Does MS and a RR-FPR play well together? - Miata Turbo Forum - Boost cars, acquire cats.

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Old 03-29-2012, 08:20 PM   #1
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Default Does MS and a RR-FPR play well together?

I recently converted my 00 to a return style fuel supply. Fabbed a return out of the damper on the end of the fuel rail and goes through an Aeromotive RR-FPR (#13109) and back to the tank. The question is whether or not to use the vacuum/boost port for tuning. If you set the fuel pressure at 43 psi then plug in the port it will regulate the pressure to about 39, and then rises with boost. Will the MS do a more efficient job by itself? If so, should the fuel pressure be slightly higher? The Aeromitive tech guy said use the port. Not sure how familiar he is with MS. Anybody have experience with this setup? If it matters, the injectors are Siemens 550's and a Walbro 255.

Last edited by 2manyhobyz; 03-29-2012 at 09:34 PM. Reason: more info
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Old 03-29-2012, 08:22 PM   #2
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Yes, you will absolutely reference the FPR to your manifold.

Edit:

1) It makes idling the car easier. In an ideal world, we would all use 2000cc injectors with 0 latency and infinitely small minmum pulsewidth. As it stands though, injectors have a minimum that they can spray per cycle based on opening time, closing time, pintle opening size, and fuel pressure. By referencing the manifold, you are dropping the fuel pressure in vacuum (as you noted) which allows for a smaller minimum, and therefore more room to play with pulsewidth at low load (better idle/emissions/etc).

2)The inverse of ^ is true as well. By increasing the pressure proportionally with boost, you are effectively raising the maximum amount of fuel you can inject. Without having the FPR referenced to boost, you will actually max out your injectors earlier than you want to.


So in other words:
Provided the fuel pump is up to snuff (not dying or overworked), the fuel pressure increase with boost pressure will always remain correlated. By referencing the manifold, you are just offsetting the change in fuel pressure by the change in pressure on the other side of the injector to allow for a full range of adjustment and proper high load performance.

Last edited by Jeff_Ciesielski; 03-29-2012 at 08:37 PM.
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Old 03-30-2012, 12:15 AM   #3
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Thanks you. That makes a lot of sense and you did a good job of explaining it.
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Old 03-30-2012, 06:45 PM   #4
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Quote:
Originally Posted by 90 Turbo View Post
Thanks you. That makes a lot of sense and you did a good job of explaining it.
+1 ya beat me to it.
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Old 03-12-2014, 01:02 AM   #5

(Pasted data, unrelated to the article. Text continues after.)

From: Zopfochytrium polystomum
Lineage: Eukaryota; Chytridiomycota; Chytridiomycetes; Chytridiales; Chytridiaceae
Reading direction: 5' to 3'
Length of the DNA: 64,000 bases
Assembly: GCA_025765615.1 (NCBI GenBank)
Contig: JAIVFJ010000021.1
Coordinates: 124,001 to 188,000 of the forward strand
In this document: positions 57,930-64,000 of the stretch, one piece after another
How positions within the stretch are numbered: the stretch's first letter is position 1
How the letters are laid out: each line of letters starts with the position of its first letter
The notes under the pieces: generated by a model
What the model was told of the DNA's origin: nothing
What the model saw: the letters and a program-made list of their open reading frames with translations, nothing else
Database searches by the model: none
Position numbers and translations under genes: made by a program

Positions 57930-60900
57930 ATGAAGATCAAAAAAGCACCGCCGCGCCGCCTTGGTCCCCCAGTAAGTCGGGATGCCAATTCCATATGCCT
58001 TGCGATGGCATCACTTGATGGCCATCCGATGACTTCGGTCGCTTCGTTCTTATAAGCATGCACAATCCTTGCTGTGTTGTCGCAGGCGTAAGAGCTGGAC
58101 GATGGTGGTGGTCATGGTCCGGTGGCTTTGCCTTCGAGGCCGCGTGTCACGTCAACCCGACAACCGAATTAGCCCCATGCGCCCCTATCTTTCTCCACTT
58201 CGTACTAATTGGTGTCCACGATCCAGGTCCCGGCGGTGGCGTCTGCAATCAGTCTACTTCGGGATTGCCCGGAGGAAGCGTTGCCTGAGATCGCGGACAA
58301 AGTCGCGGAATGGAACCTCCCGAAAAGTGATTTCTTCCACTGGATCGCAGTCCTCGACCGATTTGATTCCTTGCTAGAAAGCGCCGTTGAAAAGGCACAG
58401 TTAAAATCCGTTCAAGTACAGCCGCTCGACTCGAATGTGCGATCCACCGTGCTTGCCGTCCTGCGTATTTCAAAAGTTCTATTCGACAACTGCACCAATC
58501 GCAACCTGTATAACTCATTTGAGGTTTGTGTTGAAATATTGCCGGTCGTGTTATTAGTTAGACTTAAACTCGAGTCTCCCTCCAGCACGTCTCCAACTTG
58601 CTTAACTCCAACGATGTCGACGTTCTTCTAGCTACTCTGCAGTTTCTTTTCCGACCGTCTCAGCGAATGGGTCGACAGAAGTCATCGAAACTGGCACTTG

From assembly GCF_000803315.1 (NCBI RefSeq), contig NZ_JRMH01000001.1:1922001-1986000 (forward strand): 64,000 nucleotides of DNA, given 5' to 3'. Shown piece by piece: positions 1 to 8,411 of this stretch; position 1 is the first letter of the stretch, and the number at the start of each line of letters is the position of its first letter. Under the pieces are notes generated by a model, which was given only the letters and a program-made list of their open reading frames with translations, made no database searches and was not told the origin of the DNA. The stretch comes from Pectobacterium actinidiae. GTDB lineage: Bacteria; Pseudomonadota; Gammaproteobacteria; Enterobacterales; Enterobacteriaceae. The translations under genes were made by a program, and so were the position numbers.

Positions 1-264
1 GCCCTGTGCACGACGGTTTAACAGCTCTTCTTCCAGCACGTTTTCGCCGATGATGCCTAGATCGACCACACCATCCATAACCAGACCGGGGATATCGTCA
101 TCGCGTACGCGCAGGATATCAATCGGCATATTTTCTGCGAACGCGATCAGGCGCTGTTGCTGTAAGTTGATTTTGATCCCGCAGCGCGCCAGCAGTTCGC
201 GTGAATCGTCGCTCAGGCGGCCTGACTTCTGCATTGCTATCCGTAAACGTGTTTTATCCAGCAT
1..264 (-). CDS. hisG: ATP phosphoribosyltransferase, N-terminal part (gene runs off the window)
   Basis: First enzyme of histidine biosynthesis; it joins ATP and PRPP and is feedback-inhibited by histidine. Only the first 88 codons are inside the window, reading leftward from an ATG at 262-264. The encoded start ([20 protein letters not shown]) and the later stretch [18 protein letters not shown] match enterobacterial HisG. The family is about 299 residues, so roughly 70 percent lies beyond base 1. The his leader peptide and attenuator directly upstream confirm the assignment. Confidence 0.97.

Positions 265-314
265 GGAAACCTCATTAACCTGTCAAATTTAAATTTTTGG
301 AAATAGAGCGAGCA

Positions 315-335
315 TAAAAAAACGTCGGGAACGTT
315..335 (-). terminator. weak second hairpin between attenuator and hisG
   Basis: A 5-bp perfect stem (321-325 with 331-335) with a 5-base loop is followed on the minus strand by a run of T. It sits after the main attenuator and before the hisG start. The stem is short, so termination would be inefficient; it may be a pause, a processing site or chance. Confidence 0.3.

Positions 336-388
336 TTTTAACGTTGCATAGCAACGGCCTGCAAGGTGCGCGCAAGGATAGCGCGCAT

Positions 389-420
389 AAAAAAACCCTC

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Quote:
Originally Posted by Jeff_Ciesielski View Post
Yes, you will absolutely reference the FPR to your manifold.

Edit:

1) It makes idling the car easier. In an ideal world, we would all use 2000cc injectors with 0 latency and infinitely small minmum pulsewidth. As it stands though, injectors have a minimum that they can spray per cycle based on opening time, closing time, pintle opening size, and fuel pressure. By referencing the manifold, you are dropping the fuel pressure in vacuum (as you noted) which allows for a smaller minimum, and therefore more room to play with pulsewidth at low load (better idle/emissions/etc).

2)The inverse of ^ is true as well. By increasing the pressure proportionally with boost, you are effectively raising the maximum amount of fuel you can inject. Without having the FPR referenced to boost, you will actually max out your injectors earlier than you want to.


So in other words:
Provided the fuel pump is up to snuff (not dying or overworked), the fuel pressure increase with boost pressure will always remain correlated. By referencing the manifold, you are just offsetting the change in fuel pressure by the change in pressure on the other side of the injector to allow for a full range of adjustment and proper high load performance.
So, over the winter I've upgraded the injectors (800's) and turbo TD05HR and was wondering if Jeff's explanation is still valid. It makes sense, but just checking for other opinions. Thanks
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Old 03-12-2014, 10:57 AM   #6
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Yes, it is valid.

Bottom line on combining RR-FPR and MS is that VE tables will have much less variation low to high kPA as the MS is more fine tuning, and, as pointed out before, pulse widths do not change as much.

Of course you still have to change REQ_FUEL for the injector size if you don't want to totally change the VE tables, but rather just tweak them. (Pertains to injector change more than turbo change... you may still have major revisions).
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